Market Insights: Oversold Readings Finally Reached

Milestone Wealth Management Ltd. - Sep 24, 2021
Macroeconomic and Market Developments: North American markets were volatile beginning with a big sell-off on Monday but recovered and ended mixed by the end of the week. In the U.S., the Dow Jones Industrial Average increased 0.62% and the S&P 500

Macroeconomic and Market Developments:

  • North American markets were volatile beginning with a big sell-off on Monday but recovered and ended mixed by the end of the week. In the U.S., the Dow Jones Industrial Average increased 0.62% and the S&P 500 Index increased 0.51%. In Canada, the S&P/TSX Composite Index was down 0.46%.
  • The Canadian dollar was positive this week, closing at 79.08 cents vs 78.40 cents last Friday.
  • Oil prices were up this week. US West Texas crude closed at $73.96 vs $71.96 last week, and the Western Canadian Select price closed at $62.19 vs $59.90 last week. Brent crude, which is the international benchmark, closed at $78.00 which is the highest close since October 2018.
  • Gold prices were down slightly this week, closing at $1,748 vs $1,753 last Friday.
  • The big news story driving markets this week was the unfolding debt crisis for Evergrande Property Group. The Chinese company, trading on the Hong Kong market, is perilously close to being unable to pay its upcoming interest payments on its roughly US$300 billion in debt. This week it was able to negotiate with creditors to settle one interest payment due to domestic Chinese investors. However, on Thursday another ~US$83 million interest payment was due and there has been no news on that, but that was to non-domestic creditors, to whom Evergrande has a 30-day grace period.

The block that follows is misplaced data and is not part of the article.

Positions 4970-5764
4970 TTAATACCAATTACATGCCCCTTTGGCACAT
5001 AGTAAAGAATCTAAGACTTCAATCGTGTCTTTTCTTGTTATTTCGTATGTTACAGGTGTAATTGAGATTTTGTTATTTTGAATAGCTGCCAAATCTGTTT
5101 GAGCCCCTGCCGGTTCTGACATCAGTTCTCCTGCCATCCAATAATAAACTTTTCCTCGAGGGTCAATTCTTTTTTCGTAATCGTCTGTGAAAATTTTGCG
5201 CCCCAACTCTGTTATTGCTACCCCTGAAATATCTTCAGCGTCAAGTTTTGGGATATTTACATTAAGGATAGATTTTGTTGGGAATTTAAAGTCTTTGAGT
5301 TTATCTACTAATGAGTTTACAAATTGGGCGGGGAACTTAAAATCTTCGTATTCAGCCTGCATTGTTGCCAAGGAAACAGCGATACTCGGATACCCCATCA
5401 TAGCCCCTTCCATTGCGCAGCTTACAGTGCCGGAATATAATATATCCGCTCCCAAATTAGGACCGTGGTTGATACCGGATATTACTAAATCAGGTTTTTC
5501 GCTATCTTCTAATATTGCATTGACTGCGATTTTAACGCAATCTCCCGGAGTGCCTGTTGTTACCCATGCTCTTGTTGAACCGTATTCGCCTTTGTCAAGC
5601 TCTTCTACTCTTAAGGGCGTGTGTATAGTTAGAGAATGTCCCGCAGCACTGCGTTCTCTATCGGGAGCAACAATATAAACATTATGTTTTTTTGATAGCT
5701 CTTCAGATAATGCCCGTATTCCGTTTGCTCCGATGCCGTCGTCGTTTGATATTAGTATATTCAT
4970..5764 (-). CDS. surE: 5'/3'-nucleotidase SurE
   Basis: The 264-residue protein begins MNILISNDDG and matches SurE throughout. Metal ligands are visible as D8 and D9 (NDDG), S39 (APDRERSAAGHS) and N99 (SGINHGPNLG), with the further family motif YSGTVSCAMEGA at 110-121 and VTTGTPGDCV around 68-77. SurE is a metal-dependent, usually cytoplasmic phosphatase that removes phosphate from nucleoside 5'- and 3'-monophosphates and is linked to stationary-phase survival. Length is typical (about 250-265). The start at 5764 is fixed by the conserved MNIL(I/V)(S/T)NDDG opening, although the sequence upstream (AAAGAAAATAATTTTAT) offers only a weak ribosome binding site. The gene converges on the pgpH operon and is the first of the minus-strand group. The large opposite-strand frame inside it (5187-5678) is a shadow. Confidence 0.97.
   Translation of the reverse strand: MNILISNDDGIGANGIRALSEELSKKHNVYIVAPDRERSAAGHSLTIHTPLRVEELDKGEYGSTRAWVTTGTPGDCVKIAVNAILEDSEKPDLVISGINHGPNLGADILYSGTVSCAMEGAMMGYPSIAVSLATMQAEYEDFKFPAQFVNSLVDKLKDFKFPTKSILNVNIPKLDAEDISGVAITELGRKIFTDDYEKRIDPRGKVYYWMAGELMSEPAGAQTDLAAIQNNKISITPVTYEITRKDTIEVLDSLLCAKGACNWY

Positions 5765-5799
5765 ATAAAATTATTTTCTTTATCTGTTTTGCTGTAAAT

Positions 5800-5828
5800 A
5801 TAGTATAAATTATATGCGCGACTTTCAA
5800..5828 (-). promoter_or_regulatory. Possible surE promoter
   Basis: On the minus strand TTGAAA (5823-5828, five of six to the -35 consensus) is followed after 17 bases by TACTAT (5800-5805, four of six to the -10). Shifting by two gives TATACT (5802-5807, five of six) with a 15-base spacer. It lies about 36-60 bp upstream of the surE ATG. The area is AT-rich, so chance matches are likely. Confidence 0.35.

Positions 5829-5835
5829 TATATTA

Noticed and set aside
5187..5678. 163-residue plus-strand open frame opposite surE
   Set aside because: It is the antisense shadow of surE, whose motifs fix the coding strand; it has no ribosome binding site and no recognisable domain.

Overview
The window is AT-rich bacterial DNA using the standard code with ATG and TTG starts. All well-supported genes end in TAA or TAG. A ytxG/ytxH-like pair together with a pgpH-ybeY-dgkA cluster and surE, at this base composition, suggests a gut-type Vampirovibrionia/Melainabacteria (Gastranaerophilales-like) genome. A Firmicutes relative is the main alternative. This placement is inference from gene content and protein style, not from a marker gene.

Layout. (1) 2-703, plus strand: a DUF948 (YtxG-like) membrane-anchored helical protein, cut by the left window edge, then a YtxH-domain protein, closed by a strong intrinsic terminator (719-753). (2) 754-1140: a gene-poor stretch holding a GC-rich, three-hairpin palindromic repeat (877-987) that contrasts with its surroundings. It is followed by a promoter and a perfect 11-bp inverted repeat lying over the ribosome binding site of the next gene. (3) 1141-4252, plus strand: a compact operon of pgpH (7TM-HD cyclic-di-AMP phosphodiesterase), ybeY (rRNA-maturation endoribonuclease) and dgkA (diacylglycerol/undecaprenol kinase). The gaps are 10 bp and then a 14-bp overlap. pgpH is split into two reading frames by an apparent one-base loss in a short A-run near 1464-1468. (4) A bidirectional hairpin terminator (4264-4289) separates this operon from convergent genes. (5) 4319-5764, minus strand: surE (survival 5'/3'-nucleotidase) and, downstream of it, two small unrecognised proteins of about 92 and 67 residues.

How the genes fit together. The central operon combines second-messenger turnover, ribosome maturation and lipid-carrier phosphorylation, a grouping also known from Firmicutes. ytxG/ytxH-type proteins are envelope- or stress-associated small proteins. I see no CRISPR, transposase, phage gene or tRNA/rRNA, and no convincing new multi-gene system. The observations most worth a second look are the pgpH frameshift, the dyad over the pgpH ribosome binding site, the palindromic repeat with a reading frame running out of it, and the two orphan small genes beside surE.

• Canadian company Brookfield Asset Management (BAM.a) proposed to buy Australian utility company AusNet Services for A$2.50/share in cash. The proposal values AusNet at A$9.57 billion (US$6.92 billion). Australian energy infrastructure firm APA Group then started a bidding war by topping Brookfield with an offer of A$9.96 billion (US$7.22 billion) in a mixture of cash and stock.
  • Oil giant Royal Dutch Shell announced Monday a deal to sell the entirety of its Permian Basin assets to ConocoPhillips (COP), marking Shell’s complete withdrawal from onshore production in Texas. ConocoPhillips is purchasing the West Texas business for US$9.5 billion in cash with the deal set to close in the fourth quarter this year. Investors liked the news, pushing ConocoPhillips’s stock price up 10.3% on the week.
  • The Ontario Teachers’ Pension Plan has entered into an agreement to acquire HomeQ Corporation, the parent company of HomeEquity Bank, which is the leading Canadian bank that offers reverse mortgage solutions, including its flagship CHIP Reverse Mortgage. Ontario Teachers will obtain ownership of HomeQ from its major owner Birch Hill Equity Partners, as well as other minority shareholders.